Hall of Fame trainer D. Wayne Lukas at Churchill Downs

Hall of Fame trainer D. Wayne Lukas at Churchill Downs

© 2018 Anne M. Eberhardt

Lukas: Sporting Chance a 'Knockout' at Yearling Sale

Preakness Stakes (G1) probable bought for $575,000.

With his Hall of Fame résumé, trainer D. Wayne Lukas is obviously a good judge of horse flesh; and when he rates a future racing prospect highly, his clients are inclined to trust his judgment.

Such was the case during the first session at the 2016 Keeneland September yearling sale when Lukas landed on a dark bay or brown son of Tiznow  consigned by Woods Edge Farm.

"I ranked him No. 1 or No. 2 on my list and with that in mind I felt very comfortable we would take a strong run at him," Lukas said of the decision by William Mack and Robert Baker to spend $575,000 on the colt later named Sporting Chance. "He is as we speak, and was then, an outstanding individual."

Under the tutelage of Lukas, Sporting Chance has won or placed in four of seven starts and has already earned $409,790 as he enters the fray for the May 19 Preakness Stakes (G1) that will be headed by Kentucky Derby Presented by Woodford Reserve (G1) winner Justify. Sporting Chance has already proven his prowess at the highest level, winning the grade 1 Hopeful Stakes as a 2-year-old.

Winless in four starts this year, the colt comes into the Preakness off a troubled fourth in the Pat Day Mile Stakes presented by LG and E and KU Stakes (G3) on the Derby Day card at Churchill Downs. Sporting Chance began his sophomore campaign with a third and fifth, respectively,  in the Southwest (G3) and Rebel (G2) stakes, both at Oaklawn Park, and a fourth in the Toyota Blue Grass (G2) at Keeneland.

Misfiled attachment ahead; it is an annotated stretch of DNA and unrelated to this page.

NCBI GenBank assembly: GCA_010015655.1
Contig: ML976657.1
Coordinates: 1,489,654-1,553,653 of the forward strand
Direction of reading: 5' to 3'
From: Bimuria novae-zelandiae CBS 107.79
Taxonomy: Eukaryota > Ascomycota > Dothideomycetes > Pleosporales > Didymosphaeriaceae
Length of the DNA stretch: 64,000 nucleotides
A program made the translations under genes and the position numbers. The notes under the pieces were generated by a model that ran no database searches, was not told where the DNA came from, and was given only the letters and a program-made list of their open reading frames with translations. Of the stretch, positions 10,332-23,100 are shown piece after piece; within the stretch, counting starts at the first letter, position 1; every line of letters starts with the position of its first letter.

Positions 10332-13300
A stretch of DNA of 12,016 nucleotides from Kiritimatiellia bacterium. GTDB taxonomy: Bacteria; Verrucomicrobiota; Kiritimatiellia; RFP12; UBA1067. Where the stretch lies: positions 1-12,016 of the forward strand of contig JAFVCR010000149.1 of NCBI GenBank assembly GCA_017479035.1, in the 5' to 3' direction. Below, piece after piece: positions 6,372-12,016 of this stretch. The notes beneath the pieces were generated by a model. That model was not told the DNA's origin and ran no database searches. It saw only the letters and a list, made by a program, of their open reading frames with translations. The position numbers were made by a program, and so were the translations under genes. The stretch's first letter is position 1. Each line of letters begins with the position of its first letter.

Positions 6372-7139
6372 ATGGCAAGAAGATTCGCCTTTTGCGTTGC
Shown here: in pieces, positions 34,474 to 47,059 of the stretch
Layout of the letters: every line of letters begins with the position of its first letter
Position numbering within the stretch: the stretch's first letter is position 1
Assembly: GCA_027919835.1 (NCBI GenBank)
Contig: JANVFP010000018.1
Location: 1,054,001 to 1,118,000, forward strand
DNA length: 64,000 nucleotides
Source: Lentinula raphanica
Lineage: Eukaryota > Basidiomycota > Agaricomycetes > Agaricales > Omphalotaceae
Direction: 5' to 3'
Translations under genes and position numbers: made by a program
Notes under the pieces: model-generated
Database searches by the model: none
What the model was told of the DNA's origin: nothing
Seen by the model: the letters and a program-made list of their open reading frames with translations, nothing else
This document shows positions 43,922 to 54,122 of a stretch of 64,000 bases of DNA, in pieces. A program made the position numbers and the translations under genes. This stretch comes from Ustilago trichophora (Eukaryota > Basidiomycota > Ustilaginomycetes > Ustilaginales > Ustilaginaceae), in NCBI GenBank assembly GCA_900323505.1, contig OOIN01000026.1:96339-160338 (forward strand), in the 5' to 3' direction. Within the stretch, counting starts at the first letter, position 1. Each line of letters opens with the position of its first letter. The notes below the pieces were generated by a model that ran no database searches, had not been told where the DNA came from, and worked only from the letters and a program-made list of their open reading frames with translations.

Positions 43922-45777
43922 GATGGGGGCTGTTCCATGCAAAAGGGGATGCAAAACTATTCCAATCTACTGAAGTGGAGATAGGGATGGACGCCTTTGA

Produced from the stakes-winning and multiple grade 1-placed Candy Ride  mare Wynning Ride, the colt was bought as a weanling for $275,000 by Lapis Bloodstock from his Kentucky breeder Hunter Valley Farm's consignment to the 2015 Keeneland November breeding stock sale.

"He was just a knockout and I'd had good luck with Tiznow with Folklore," Lukas said, noting the champion daughter of Tiznow he trained for Robert and Beverly Lewis. "I liked the pedigree but I liked the individual even better. He has refinement and he has great talent. He was such an eloquent yearling—very correct with great balance."

In 2016 Sporting Chance's sale price was the second-highest paid for a yearling by WinStar Farm's stallion Tiznow, who is consistently among the leading sires in North America, and is a testament to how well the colt looked when presented to the buying public, according to Woods Edge's Peter O'Callaghan.

"He was a lot of money for a Tiznow colt at the time," the consignor said. "He was a really nice horse. Simple, well-conformed, and a very athletic horse. An easy horse to like. He was a very good foal. He grew up to be the same horse. And has just turned into a very quality, athletic correct horse. Being by a Candy Ride mare gave him a little of the refinement that most colts by Tiznow don't have."

It is unknown if Sporting Chance is up to the challenge in the Preakness, but Lukas and O'Callaghan both believe the colt will be competitive in top company this year.

"He is a very good horse and has a lot of quality and I think he will win a grade 1 as a 3-year-old," Lukas said.

"Whether he belongs in the Preakness I don't know, but on form he deserves to take his chance," O'Callaghan said. "Obviously, the (Preakness) favorite will be very tough, but it's a horse race. I would love to see the horse win a nice race this year, whether it's the Preakness or one down the line."